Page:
statement on the plane crash on Friday, and the Security Council also issued one over the weekend.
AFGHANISTAN ELECTIONS MARRED BY WIDESPREAD FRAUD
Kai Eide, the Secretary-Generals Special Representative for Afghanistan, yesterday spoke to the press about the countrys difficult elections process, which, he said, has been marred by widespread fraud.
He stressed the importance of continuing the process of installing democracy in Afghanistan.
Eide noted that the staff of the UN Assistance Mission for Afghanistan (UNAMA) made great efforts and took great risks to collect information on Election Day. At the same time, he said, the quality of much of the information that was collected had variable reliability and often could not be verified.
He underscored that all Afghans should be given the chance to vote, and the valid votes cast by them, at considerable risk sometimes, should be counted.
Asked whether Eide agreed with his former deputy, Peter Galbraith, that fraud had taken place in Afghanistan, the Spokeswoman recalled that Eide had repeatedly mentioned electoral fraud in Afghanistan, including in his discussions with the Security Council last month. Where Eide and Galbraith differed, she added, was in their approach to how the United Nations would deal with the fraud allegations.
Montas said that Eide believes that the United Nations should support the Afghan electoral institutions, and that he had made it clear that this is an Afghan process.
LACK OF CLARIFY IN IRAQ ELECTION LAW RAISES CONCERNS
Ad Melkert, the Secretary-Generals Special Representative for Iraq, today expressed concern that, with 96 days before the Iraqi election, there remains no clarity on the election law.
The UN Assistance Mission for Iraq (UNAMI) believes that significant changes to the institutional set-up in the Commission would severely disrupt the ongoing electoral preparations to the point that it would not be possible to hold credible elections until a considerably later date.
The UN Mission is optimistic that, with its continued and expanded support, the Elections Commission should be able to deliver credible election results in January 2010 that will be broadly accepted by all political factions and the Iraqi voters. But to achieve this, preparations will need to be accelerated in a number of areas.
At the same time, Melkert once again urged the Council of Representatives to clarify the legal framework for the elections in the coming week.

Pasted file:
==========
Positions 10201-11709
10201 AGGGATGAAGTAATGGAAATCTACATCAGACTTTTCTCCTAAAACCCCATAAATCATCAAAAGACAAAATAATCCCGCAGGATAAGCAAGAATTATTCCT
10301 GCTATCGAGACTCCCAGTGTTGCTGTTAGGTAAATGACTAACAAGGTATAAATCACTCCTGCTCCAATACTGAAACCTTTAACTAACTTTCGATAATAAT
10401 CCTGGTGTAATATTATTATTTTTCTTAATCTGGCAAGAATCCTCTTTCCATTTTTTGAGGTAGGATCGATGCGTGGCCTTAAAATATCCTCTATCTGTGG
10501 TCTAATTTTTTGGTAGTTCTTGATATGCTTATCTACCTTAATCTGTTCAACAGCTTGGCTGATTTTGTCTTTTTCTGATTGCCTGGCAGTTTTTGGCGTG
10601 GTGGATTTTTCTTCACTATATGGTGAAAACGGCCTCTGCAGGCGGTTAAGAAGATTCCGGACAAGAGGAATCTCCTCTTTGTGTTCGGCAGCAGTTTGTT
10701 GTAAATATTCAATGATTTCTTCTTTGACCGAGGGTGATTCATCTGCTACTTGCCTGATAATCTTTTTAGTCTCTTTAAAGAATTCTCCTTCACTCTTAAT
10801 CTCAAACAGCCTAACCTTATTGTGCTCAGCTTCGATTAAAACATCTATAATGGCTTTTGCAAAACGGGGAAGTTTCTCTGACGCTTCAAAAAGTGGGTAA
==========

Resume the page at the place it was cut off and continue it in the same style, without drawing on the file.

WOMENS ACCESS TO REPRODUCTIVE HEALTH SERVICES REMAINS MORE A GOAL THAN A REALITY
The Secretary-General delivered
remarks this morning at the General Assemblys commemoration of the 15th anniversary of the International Conference on Population and Development.
Highlighting the importance of this Conference which took place in Cairo in 1994, he stressed that it was there that, for the first time, governments acknowledged that every person has the right to sexual and reproductive health. He noted the progress made in womens health but said the Cairo consensus remains more a goal than a reality.
The Secretary-General said that to fully carry out the Cairo Programme of Action means providing women with reproductive health services, including family planning. It means backing poverty-eradication initiatives and it means preventing rape during wartime and ending the culture of impunity, he added.
And tonight, the Secretary-General will participate in the opening of a major exhibition on violence against women around the world, sponsored by the United Nations Population Fund (UNFPA) which also commemorates the 15th anniversary of the Cairo International Conference on Population and Development.
U.N. & INTERPOL SIGN LANDMARK AGREEMENT ON POLICING COOPERATION
The Secretary-General had a video
message this weekend welcoming a new agreement between the United Nations and International Criminal Police Organization (INTERPOL) to enhance policing cooperation in post-conflict areas. Ban Ki-moon called the two organizations natural partners in boosting security and peace.
He said that an action plan on global police peacekeeping is essential. And he appealed for continued support to help victims of conflict and promote greater respect for the rule of law.
The UN Under-Secretary-General for Peacekeeping Operations, Alain Le Roy, attended the meeting in Singapore and signed the agreement on behalf of the UN. Representatives from some 60 countries at that meeting are also expected to endorse a special Declaration setting a roadmap for police to play its full role in meeting today's peacekeeping challenges.
BAN KI-MOON WELCOMES THAW IN TURKEY/ARMENIA RELATIONS
Over the weekend, we issued a
statement attributable to the Spokesperson for the Secretary-General on the Armenian-Turkish normalization process.
In that statement, the Secretary-General welcomes the signing today in Zürich of the two protocols aimed at normalizing the relations between Armenia and Turkey. This historic decision constitutes a milestone toward the establishment of good neighbourly relations and the development of bilateral cooperation between both countries. The Secretary-General is confident that this development will also contribute to peace, security and stability in the South Caucasus.
The Secretary-General hopes that both protocols will be swiftly ratified by the Parliaments of Armenia and Turkey to ensure full normalization of their bilateral relations.